Controlling Java in Internet Explorer

Recently, there’s been some interest in how to control the use of Java within Internet Explorer. Java is a unique form of extensibility because it can be invoked in two ways:

  • Using an APPLET element
  • Using an OBJECT element with a CLSID of a JVM

These two invocation methods are subject to different security controls, which I’ll describe in today’s post.

Controlling Applet Tags

When Internet Explorer encounters an APPLET tag, it checks the URLACTION_JAVA_PERMISSIONS value to determine whether the APPLET should be loaded. If the value is URL_POLICY_JAVA_PROHIBIT, then the APPLET tag is prevented from loading the JVM. In earlier versions of Internet Explorer, when a Microsoft JVM was available, this URLAction was exposed on the Tools > Internet Options > Security > Custom… dialog, but it has since been removed.

You can use the Group Policy Editor to control the URLAction under the node \Administrative Templates\Windows Components\Internet Explorer\Internet Control Panel\Security Page\ZoneID:


Alternatively, you can make a small registry tweak to add the JVM Options entry back to the Internet Control Panel:


The registry script takes advantage of the fact that the Internet Control Panel UI is extensible via the registry; it simply creates a new item that adjusts the values of the URLACTION_JAVA_PERMISSIONS URLAction.

If you adjust the Internet Zone settings from “High Security” to Disable (URL_POLICY_JAVA_PROHIBIT) any site attempting to use an APPLET tag will find that the applet does not load and a notification is shown:

"An add-on failed to run..." notification 

Controlling Object Tags

Unfortunately, when a site uses an OBJECT tag to load Java, an entirely different codepath is executed. In the OBJECT tag case, the JAVA_PERMISSIONS URLAction isn’t consulted, because as far as Internet Explorer is concerned, this might be any type of OBJECT. Instead, the traditional ActiveX-controlling features are consulted (e.g. ActiveX Filtering, Per-Site ActiveX, Manage Add-ons, etc). You can use IE’s Tools > Manage Add-ons feature to examine or adjust the state of the Java Plug-in object:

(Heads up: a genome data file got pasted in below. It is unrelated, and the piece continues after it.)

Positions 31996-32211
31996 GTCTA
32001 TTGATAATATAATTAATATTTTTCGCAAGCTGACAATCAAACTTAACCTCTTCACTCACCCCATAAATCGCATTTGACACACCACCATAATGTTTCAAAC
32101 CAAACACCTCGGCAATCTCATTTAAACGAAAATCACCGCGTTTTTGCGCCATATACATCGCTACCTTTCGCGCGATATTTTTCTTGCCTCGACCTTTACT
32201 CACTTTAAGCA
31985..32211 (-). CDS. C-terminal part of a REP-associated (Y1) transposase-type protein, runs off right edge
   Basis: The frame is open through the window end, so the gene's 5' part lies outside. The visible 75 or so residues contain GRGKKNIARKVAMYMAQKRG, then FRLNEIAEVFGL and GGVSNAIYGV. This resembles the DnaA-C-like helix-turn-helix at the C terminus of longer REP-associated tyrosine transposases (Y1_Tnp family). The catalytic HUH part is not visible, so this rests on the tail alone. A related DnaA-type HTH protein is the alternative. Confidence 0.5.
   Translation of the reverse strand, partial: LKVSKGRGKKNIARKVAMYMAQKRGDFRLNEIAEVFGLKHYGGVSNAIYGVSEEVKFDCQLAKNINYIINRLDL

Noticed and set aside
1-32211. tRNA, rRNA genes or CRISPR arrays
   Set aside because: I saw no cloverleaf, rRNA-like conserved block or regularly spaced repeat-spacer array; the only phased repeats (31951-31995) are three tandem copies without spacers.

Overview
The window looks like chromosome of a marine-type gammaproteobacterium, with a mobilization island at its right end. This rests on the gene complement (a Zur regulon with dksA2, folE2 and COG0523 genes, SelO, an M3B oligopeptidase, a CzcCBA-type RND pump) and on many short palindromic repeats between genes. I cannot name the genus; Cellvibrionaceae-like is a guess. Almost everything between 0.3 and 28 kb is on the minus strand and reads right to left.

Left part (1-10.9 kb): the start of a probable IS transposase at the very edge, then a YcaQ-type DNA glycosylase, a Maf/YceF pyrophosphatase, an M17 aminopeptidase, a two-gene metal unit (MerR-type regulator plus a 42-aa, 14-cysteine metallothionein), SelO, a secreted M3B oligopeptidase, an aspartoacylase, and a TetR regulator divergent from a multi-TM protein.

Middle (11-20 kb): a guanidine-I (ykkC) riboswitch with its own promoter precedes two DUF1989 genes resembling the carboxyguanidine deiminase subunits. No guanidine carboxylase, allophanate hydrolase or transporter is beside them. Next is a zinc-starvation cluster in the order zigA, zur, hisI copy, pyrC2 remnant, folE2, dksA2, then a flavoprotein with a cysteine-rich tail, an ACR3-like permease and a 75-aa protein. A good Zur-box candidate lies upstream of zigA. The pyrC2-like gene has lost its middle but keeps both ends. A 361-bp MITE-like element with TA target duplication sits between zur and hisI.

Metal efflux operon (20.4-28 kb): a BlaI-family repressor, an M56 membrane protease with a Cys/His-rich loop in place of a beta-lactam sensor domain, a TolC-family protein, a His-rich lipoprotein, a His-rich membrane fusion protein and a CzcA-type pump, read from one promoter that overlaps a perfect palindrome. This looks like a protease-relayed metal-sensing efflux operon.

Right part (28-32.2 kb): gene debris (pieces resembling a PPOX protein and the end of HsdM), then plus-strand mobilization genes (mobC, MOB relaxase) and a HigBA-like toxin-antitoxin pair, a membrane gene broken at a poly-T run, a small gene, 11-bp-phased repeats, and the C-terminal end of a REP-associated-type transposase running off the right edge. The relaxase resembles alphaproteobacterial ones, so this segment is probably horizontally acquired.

Manage Add-ons Showing JVM Plugin

Note: I’m told that the Java Plug-In SSV Helper Browser Helper object should not be disabled, as it ensures that websites may not attempt to load older (insecure) versions of the JVM you may have installed. However, you’ll notice that you pay a performance penalty on tab startup to load this BHO—this is one of the many reasons I don’t install Java on my PCs.

If you select the Java Plug-in, you can click the Disable button to prevent Java from being loaded by an OBJECT tag. Alternatively, if you click the More Information link, you can clear the * from the list of sites on which the Java Plug-in may run:


If you subsequently visit a site that attempts to invoke Java as an OBJECT tag, you will see a notification bar prompting you for permission to run Java on the current site.

So, if you want to permit Java to run only in the Intranet and Trusted Sites zones:

  1. Adjust the URLAction for the Internet Zone to Disable
  2. Remove the * from the Per-Site list of the ActiveX Control

Step #1 will ensure that only Intranet Zone and Trusted Zone sites may load Java for APPLET Tags. Step #2 will ensure that the Java Plug-in will not load as an OBJECT on Internet Zone sites; a notification will be shown instead. Because Intranet and Trusted Sites ignore the Per-Site ActiveX list, you won’t see any additional warnings on those sites.

-Eric Lawrence